On the long, long list of Trump’s falsehoods and misstatements, this one barely registers. It is not as significant, for example, as a couple weeks ago when the stock market was fluctuating under the weight of a trade war with China and the president claimed, “China called last night our top trade people and said, ‘Let’s get back to the table.’ ” This was news to Chinese officials, and White House aides admitted that it was a fabrication designed to stabilize the stock market.
Think about that: The president of the United States lies about communications with a foreign power in order to boost the stock market, and it doesn’t cause a ripple. That’s what happens when somebody makes more than 12,000 false statements — according to The Washington Post — in about 32 months.
We have become so inured to an administration that is pathologically incapable of telling the truth that we don’t even notice anymore. Instead, we get a chuckle and six days of news about SharpieGate. As columnist Leonard Pitts wrote: “We are living the fable of the emperor’s new clothes, only it’s not a fable, and the emperor has nuclear weapons.”
The kerfuffle over the altered hurricane map arrived at roughly the same time the vice president went out of his way to stay at a Trump property while traveling abroad, the administration redirected billions of dollars from military spending to build a wall that Mexico (wink-wink, nudge-nudge) was going to pay for, and the president tweeted a surveillance photo of Iran that might or might not have been classified. And yet the public was distracted by SharpieGate.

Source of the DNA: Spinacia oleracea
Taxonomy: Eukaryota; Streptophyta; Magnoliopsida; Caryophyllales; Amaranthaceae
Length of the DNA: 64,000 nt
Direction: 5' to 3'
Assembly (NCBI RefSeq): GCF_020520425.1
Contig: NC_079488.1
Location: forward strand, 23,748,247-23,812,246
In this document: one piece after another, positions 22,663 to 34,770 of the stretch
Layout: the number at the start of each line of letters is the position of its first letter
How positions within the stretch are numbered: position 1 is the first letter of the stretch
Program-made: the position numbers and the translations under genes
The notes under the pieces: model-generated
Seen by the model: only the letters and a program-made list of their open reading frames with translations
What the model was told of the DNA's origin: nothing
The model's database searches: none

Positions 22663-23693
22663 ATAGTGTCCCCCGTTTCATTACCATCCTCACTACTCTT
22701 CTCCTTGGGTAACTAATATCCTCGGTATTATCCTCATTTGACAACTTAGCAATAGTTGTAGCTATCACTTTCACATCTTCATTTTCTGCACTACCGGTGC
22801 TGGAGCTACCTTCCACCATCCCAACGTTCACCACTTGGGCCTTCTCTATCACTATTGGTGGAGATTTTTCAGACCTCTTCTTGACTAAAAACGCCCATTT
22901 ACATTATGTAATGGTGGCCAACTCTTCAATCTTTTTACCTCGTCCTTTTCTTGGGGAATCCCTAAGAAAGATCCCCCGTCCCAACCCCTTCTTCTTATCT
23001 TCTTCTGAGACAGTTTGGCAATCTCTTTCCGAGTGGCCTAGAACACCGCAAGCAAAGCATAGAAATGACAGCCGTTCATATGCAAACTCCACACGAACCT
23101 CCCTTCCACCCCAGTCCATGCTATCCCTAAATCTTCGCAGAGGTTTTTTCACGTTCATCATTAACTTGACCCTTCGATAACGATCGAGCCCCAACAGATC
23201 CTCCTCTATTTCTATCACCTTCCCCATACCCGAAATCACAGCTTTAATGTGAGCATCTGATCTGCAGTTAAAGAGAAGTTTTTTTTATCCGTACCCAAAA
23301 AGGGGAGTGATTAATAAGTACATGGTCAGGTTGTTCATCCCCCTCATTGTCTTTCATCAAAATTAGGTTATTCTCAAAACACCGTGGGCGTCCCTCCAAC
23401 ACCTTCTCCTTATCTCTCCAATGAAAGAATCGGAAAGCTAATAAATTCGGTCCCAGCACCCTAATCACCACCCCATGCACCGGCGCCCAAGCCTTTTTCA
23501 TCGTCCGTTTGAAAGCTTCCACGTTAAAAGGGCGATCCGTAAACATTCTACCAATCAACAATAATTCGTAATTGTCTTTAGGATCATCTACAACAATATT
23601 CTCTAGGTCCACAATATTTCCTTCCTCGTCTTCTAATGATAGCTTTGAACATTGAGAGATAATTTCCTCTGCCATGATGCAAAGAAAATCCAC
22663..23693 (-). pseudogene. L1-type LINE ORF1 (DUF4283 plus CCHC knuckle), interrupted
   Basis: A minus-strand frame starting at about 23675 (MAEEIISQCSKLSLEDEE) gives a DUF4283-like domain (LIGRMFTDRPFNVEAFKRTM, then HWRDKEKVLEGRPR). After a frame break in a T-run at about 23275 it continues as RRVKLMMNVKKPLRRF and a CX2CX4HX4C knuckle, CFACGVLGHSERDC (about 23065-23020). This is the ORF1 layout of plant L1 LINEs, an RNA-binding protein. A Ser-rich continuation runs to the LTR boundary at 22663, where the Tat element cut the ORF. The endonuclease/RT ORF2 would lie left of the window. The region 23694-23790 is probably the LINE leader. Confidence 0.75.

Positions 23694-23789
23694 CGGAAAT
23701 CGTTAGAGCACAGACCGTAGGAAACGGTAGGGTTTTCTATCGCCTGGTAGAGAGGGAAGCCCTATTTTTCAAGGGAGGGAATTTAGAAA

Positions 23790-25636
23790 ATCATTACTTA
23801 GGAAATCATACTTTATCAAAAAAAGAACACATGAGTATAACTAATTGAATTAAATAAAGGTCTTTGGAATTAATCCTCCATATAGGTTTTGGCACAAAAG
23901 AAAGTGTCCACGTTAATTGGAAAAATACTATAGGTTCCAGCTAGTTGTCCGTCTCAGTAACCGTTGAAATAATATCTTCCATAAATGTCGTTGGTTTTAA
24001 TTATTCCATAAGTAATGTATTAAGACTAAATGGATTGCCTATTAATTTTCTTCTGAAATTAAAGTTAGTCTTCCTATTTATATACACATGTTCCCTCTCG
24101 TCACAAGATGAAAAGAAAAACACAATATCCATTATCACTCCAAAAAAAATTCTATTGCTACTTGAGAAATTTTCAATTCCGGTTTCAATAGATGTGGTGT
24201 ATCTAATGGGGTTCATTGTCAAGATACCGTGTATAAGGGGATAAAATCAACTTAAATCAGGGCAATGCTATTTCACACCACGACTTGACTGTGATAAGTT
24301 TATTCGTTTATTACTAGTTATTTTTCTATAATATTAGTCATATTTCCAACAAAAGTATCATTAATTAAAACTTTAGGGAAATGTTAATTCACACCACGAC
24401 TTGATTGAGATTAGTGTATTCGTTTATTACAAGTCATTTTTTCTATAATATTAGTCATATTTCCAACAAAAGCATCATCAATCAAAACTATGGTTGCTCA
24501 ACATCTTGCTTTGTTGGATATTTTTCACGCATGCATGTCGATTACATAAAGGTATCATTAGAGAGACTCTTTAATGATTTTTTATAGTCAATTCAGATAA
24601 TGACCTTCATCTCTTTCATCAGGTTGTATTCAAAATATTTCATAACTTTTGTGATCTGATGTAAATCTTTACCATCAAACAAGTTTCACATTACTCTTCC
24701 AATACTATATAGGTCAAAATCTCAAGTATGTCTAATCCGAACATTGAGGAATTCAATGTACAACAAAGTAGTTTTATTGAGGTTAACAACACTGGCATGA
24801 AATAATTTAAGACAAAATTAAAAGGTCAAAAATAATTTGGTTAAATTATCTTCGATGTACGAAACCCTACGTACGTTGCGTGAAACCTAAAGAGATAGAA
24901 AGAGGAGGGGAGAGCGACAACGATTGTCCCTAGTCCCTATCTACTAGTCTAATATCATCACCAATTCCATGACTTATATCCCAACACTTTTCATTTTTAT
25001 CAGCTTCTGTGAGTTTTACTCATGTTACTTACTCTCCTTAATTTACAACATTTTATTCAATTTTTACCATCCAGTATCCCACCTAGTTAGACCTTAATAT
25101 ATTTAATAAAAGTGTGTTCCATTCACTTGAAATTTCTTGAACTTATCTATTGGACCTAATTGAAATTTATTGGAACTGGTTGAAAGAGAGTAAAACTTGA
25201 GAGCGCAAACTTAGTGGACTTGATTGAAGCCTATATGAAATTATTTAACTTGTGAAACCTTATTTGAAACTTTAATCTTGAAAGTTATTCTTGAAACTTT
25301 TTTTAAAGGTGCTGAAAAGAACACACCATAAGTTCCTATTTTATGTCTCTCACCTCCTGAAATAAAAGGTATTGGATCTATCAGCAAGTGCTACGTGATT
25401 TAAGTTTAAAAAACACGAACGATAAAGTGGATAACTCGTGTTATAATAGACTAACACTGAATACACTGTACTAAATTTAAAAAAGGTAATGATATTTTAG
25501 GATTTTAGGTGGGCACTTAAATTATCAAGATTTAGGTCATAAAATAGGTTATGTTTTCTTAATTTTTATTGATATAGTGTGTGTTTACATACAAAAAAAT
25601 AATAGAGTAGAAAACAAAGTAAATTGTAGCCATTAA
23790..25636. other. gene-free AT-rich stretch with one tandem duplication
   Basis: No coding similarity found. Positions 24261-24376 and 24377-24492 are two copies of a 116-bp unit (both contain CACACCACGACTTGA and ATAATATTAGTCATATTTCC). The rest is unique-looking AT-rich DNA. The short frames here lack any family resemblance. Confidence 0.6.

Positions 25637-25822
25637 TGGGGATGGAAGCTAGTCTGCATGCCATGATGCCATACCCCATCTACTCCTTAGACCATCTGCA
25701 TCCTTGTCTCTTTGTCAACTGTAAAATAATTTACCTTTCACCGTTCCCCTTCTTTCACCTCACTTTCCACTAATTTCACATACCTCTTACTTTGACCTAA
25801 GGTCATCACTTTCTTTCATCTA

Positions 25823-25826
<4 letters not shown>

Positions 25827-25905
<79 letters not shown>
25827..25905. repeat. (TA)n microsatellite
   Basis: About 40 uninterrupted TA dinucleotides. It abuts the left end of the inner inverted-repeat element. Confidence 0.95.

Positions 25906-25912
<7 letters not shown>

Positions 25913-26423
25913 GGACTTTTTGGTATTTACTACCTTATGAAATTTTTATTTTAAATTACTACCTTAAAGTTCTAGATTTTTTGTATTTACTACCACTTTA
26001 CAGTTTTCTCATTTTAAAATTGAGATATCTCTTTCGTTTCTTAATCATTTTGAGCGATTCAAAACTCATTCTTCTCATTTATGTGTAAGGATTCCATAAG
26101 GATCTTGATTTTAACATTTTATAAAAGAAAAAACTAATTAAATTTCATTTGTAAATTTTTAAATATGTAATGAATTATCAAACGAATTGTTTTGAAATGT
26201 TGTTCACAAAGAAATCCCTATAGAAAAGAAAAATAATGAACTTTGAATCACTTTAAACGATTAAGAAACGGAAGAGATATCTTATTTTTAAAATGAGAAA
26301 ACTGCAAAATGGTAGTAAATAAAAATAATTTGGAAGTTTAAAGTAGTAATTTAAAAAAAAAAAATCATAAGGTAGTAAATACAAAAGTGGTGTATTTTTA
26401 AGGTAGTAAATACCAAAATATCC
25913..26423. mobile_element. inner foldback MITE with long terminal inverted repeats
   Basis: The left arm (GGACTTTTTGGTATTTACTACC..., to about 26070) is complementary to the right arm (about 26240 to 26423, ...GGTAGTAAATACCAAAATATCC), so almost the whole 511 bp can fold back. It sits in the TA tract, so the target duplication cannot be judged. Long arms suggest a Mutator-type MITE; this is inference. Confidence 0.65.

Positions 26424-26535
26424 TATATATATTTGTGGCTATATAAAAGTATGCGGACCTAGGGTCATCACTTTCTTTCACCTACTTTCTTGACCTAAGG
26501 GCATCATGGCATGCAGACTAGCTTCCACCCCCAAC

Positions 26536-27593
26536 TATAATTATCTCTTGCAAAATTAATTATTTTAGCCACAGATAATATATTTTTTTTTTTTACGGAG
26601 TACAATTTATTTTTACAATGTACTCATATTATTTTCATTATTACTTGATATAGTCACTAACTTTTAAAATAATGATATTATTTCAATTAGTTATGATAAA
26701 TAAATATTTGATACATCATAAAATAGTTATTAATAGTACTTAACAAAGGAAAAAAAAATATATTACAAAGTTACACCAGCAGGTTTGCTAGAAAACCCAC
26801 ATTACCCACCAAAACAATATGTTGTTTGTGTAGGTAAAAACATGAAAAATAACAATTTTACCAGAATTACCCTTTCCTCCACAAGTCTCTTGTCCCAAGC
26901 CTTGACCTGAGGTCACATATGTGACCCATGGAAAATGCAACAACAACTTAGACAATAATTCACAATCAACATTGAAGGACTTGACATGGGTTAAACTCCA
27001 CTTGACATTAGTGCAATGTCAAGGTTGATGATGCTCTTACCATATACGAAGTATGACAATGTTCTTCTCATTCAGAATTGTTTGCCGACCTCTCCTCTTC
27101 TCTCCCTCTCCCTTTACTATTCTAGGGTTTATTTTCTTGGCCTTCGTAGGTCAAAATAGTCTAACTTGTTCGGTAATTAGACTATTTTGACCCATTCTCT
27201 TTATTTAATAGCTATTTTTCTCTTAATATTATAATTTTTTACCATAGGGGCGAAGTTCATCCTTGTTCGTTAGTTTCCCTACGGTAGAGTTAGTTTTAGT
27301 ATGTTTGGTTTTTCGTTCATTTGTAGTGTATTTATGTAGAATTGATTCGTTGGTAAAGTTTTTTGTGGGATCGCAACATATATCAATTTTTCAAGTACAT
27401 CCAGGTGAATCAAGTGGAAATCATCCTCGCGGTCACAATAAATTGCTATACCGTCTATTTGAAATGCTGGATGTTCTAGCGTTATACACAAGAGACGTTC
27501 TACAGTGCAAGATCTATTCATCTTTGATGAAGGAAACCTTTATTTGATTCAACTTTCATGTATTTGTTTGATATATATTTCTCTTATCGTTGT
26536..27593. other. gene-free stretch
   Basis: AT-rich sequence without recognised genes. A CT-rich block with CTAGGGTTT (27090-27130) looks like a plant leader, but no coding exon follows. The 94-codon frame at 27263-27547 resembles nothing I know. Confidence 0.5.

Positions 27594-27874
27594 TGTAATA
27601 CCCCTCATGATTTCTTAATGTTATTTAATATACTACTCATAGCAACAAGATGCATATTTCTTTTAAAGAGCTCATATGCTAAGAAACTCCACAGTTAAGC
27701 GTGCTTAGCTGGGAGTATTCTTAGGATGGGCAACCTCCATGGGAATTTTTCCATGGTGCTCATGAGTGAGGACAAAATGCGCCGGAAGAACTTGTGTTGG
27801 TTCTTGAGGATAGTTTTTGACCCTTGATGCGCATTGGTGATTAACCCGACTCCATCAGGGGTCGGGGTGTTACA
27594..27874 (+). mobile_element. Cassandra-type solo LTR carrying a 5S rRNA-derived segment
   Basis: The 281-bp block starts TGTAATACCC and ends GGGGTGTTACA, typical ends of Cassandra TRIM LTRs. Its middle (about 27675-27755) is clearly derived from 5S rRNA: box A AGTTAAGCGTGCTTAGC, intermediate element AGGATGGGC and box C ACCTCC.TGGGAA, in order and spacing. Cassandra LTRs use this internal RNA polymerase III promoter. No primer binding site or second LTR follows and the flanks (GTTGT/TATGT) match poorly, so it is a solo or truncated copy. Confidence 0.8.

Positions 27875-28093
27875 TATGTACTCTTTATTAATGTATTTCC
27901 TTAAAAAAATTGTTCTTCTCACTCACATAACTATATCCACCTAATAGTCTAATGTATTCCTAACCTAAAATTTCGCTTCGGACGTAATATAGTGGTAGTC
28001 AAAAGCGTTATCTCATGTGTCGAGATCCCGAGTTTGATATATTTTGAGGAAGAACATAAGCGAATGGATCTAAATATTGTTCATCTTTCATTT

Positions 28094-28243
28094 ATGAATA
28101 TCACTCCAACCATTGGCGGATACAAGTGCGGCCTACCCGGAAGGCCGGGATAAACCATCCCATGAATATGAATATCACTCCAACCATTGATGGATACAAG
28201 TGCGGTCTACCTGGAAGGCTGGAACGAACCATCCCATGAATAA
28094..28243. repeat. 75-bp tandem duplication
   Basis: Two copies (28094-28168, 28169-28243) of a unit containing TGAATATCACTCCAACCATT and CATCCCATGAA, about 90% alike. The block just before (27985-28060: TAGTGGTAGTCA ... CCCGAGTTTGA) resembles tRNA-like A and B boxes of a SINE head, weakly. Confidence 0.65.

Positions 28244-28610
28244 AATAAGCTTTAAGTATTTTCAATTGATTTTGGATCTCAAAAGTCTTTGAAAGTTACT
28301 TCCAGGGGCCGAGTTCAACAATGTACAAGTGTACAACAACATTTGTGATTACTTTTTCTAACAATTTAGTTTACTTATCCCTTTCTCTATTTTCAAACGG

Which makes us wonder if this might be a good strategy for newspapers. When you get something wrong, insist that you were right. When you’re still wrong, produce a falsified map. When you’re still wrong, demand an apology from those who point it out.
Of course, we would never do that; no reputable newspaper would. We make a habit of running corrections when we get something wrong. That is what Americans demand from their media and their children and spouses and co-workers.
Which kind of is the point of this absurdity: When we expect more maturity and professionalism from newspapers or school kids than we do from the president, we truly are lost.